The 'academicism' school of painting owed it's name to the influence of the Académie des Beaux-Arts and the standards set that influenced artwork produced in this period which appertained to Neoclassicism and Romanticism movements.


Drawing on scenes and material from his Egyptian travels, Gerome's painting is typical of 'genre art' which uses events and scenes taken from daily life such as in street scenes, markets and domestic settings. In The Pelt Merchant of Cairo the artist depicts the rich colours and lifelike impression of the street seller displaying his pelt. The oil painting vividly brings to life the Cairo street with it's near perspective of the pelt seller and with other figures in the background and under an archway receding into myriad streets.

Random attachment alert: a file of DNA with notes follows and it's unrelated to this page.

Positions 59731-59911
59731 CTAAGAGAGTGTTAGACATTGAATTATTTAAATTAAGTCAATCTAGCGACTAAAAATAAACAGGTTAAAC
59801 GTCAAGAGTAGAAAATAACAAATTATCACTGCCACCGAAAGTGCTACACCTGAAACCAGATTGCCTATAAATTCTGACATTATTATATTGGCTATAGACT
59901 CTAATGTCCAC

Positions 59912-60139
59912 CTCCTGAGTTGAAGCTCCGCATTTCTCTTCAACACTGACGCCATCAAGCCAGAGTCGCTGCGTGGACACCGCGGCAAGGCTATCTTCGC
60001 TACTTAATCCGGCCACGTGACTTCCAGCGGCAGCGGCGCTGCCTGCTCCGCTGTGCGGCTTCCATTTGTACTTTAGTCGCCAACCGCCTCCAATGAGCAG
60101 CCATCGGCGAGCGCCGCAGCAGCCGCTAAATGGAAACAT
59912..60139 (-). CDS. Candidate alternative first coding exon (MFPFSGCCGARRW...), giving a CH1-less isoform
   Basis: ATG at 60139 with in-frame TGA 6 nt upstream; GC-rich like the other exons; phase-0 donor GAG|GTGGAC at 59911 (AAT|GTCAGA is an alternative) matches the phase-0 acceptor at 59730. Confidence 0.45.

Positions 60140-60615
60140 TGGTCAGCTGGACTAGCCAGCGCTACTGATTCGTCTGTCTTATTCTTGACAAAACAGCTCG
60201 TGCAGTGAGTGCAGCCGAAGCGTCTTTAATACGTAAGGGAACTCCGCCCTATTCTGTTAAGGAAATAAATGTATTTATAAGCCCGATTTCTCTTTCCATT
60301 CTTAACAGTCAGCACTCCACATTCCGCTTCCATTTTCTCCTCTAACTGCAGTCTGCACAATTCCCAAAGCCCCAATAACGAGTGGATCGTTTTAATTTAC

Although Gerome was assiduous in trying to undertake preliminary sketches of all he had seen in Egypt, sometimes the arduous conditions of the day spent walking in the hot sun were too tiring to enable him to finish work on everything he had seen and certain scenes had to be retained in his memory alone.


After an early failure to gain admission to the Prix de Rome due to his inadequate figure drawing, Gerome sent work to the Paris Salon in 1847 and gained a third class medal. He used this success to undertake a series of religious and mythical paintings which enabled him to win a second class medal at the Paris Salon a year later. Gerome was later commissioned to paint a large mural and was given a substantial amount of money to research and prepare his subject matter which culminated in a mural entitled The Age of Augustus, the Birth of Christ.


Prior to his Egyptian travels Gerome had joined a network of artists, writers and actors who frequented studios in Paris and which was a melting pot of talent that also incorporated a number of composers. During his time here, Gerome completed religious commissions and other artwork. In The Pelt Merchant of Cairo, the artist's style is seen at his peak in the compelling stare of the merchant and the vibrant but complementary hues of the man's skin tone against the background and rich colours of the tiger pelt.